I never intended to be a farmer. I was going to major in business and live in a big city like Dallas.
I was raised on a farm that has been in my family for over 100 years. My dad worked for the U. S. Department of Agriculture, taught a Veteran’s class at night and raised cows. Being the youngest of four and the only girl, I didn’t have to do a lot of farm chores, the boys got to do that. Mainly, my chores were to care for the zoo that Dad allowed me to keep.
There were times that he would make me “work” too. I went to the hay field a few times to do something… I’m still not sure what. I was too small to load hay bales and too young to drive. I carried water and whined as much as I could without get my jaws slapped. I often checked cows with him, but I was scared to death of them and he carried me on his shoulders until I was about 13.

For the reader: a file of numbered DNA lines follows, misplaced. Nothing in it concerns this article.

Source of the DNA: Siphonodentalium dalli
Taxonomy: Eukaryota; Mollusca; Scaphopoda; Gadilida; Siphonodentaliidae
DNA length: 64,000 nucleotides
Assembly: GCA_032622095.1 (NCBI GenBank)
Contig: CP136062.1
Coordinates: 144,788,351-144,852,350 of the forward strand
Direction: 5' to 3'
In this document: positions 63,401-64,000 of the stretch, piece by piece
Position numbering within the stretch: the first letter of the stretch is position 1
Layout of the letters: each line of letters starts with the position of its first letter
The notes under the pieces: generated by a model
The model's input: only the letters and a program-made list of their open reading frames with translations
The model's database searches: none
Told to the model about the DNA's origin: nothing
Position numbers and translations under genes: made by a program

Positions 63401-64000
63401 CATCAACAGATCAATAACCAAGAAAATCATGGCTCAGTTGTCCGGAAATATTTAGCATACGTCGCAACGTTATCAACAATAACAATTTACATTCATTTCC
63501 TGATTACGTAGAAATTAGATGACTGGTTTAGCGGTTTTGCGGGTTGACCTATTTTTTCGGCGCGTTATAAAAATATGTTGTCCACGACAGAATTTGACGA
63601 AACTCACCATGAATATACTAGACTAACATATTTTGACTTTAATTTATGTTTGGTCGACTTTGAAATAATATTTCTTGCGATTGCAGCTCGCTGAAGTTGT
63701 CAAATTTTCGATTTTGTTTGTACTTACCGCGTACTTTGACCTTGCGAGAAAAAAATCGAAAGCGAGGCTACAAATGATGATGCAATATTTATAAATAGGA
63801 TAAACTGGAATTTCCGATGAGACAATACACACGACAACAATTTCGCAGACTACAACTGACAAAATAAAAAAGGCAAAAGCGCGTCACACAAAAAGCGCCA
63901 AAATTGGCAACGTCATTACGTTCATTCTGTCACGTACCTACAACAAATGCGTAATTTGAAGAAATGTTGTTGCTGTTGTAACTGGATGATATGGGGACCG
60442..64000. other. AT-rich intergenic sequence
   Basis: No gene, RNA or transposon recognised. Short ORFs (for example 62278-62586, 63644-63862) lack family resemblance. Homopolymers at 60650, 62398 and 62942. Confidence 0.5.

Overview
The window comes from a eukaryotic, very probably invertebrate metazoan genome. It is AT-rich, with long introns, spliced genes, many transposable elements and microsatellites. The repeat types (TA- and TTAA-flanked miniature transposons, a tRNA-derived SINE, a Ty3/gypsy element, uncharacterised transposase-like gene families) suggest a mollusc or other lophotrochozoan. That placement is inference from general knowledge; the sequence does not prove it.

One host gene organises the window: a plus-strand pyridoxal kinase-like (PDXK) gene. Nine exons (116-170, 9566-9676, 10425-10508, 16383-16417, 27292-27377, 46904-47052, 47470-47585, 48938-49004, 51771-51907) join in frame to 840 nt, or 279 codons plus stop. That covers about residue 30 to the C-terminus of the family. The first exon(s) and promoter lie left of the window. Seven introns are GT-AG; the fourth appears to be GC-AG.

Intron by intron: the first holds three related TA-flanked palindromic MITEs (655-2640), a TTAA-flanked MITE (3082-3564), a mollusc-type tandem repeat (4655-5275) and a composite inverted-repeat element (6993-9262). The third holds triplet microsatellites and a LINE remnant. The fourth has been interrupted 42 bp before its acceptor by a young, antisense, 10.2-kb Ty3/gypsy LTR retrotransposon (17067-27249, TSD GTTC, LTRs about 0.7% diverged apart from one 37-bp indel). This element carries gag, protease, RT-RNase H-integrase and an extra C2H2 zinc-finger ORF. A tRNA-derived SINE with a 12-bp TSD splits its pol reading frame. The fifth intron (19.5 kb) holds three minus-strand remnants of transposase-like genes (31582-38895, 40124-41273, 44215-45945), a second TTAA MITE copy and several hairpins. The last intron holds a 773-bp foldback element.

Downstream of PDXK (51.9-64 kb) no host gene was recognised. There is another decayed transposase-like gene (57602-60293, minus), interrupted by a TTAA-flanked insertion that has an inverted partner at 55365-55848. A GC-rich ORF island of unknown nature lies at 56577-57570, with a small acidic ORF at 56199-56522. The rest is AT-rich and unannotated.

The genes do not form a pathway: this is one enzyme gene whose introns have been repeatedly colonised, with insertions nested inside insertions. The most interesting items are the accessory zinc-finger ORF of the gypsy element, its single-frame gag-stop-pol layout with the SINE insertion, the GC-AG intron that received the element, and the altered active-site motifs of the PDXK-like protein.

When I was 16, my brother James went to college leaving me the only kid left at home. This is when I became Dad’s farm helper. I checked cows for him when he couldn’t and helped him feed in the winter. I helped him get the cows up and “work” them, which might include vaccinating them, medicating them for various ailments, worming them, getting them up to sell, etc. My dad had zero patience with cows and most of the time zero patience with me. He had one hell of a temper and it was always a good idea to do exactly what he said.
The most memorable cow experience we had was once when we were getting cows up to send to the sale barn. We had a Hereford cow that was a little high headed (wild and mean) that he wanted to send. Our corral was at the corner of the barn. We would get the cows in the barn lot and then separate them. The ones we wanted to keep, got turned out and the ones we wanted to sell got put in the corral.